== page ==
In my experience, the most significant aspects of the punk rock scene had nothing to do with the sounds emanating from the band, the chaos in the pit, the variety of clothing, piercings, tattoos, hairstyle, or even the politics because all of these characteristics were mutable as was any ideology that punk rock was meant to exemplify. The participants in the punk rock scene changed, as did the sounds, but the belief system of the individuals comprising the community did not. What brought us all together was nonconformity and this willingness to be a nonconformist in the face of opposition and despite the efforts of many in the punk rock community to try to try to enforce conformity and apply rules to the scene. How could you be a punk if you didn’t have ______________ or believe in ___________. As you mentally try to fill in those blanks, try to remember that some participants in the punk rock scene were college educated, had long hair, didn’t have piercings or tattoos, didn’t all have left leaning political views, etc. The stereotype of a punk rocker, as imagined by the press, the general public, and later by individuals who claimed to like punk rock, deviated greatly from reality.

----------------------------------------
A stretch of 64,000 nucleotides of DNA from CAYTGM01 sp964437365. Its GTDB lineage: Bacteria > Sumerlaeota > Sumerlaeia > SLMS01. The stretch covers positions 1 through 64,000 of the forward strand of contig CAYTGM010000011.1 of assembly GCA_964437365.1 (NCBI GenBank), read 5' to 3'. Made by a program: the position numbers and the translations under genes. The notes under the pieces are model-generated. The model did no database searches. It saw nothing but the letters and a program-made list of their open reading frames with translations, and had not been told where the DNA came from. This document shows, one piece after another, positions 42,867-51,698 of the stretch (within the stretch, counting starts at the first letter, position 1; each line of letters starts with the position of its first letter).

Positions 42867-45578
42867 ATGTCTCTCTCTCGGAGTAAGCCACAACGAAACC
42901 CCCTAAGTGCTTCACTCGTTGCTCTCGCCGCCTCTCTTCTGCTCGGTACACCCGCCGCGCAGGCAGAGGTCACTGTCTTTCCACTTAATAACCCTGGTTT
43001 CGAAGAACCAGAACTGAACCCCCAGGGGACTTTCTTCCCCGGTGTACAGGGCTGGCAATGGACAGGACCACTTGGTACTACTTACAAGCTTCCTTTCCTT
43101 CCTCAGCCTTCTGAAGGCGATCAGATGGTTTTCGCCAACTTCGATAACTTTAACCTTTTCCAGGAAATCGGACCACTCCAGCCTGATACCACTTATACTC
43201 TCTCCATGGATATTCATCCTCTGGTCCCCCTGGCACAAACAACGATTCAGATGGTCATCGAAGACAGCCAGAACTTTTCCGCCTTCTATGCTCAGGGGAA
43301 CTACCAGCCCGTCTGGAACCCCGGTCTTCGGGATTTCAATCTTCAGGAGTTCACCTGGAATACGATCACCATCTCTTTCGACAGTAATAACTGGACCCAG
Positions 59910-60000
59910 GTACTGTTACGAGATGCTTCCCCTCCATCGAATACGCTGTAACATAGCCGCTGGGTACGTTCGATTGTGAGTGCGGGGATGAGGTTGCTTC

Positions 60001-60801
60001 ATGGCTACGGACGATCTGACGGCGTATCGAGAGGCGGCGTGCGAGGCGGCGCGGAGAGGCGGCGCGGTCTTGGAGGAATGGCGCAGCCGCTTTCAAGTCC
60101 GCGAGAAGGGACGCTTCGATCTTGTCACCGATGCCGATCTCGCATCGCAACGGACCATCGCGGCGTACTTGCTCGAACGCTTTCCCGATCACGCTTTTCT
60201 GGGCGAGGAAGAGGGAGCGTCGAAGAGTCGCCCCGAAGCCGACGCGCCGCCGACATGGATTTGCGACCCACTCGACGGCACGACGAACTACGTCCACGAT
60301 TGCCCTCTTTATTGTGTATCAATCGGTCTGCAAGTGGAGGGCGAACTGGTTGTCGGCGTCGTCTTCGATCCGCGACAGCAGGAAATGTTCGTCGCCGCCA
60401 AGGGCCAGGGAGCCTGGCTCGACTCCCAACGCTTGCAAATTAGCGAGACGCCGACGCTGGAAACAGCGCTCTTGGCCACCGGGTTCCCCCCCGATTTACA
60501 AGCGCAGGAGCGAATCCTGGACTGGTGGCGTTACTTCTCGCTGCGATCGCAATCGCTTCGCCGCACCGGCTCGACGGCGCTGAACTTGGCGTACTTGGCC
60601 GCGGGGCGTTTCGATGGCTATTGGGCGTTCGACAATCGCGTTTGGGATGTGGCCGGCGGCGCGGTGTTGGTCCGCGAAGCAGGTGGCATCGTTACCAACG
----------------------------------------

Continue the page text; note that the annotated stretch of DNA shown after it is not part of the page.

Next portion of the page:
There are some of you who will likely argue with the limits of my proposed definition, but if you step back from your own personal attachment to your individual construct of the meaning of punk rock, I think you will find the limits of the definition appropriate. Why? If you examine the lengthy history of bands that came out of the early nascent punk rock scene in any city, I think you will find that the term itself was not self-referential. That is, punks didn’t refer to themselves as “punk rockers.” The only practical application of the term was to describe a local rock scene comprised of very different people, all of whom appreciated the music, supported live performances and bought recordings by artists and musicians who created art and music that was different from what was being promoted by the mainstream. This combination of words conveyed that you listened to music that was outside the mainstream. Punk rock was not a term describing a specific type of music. It was not a genre. Rather, punk rock was a term that described a community of people, explorers, that believed in challenging convention – music, politics, thinking, whatever. This is not to say that some of those identifying with the punk rock community didn’t adopt a “uniform” to distance themselves from the mainstream, or promoted certain lifestyle or political choices that they argued were central to being a punk rocker (e.g. straight edge, anarchist, oi,). These efforts to structure the unstructured also are encompassed the term punk rock because it demonstrated their effort to give shape to music and art outside of the mainstream, the unconventional.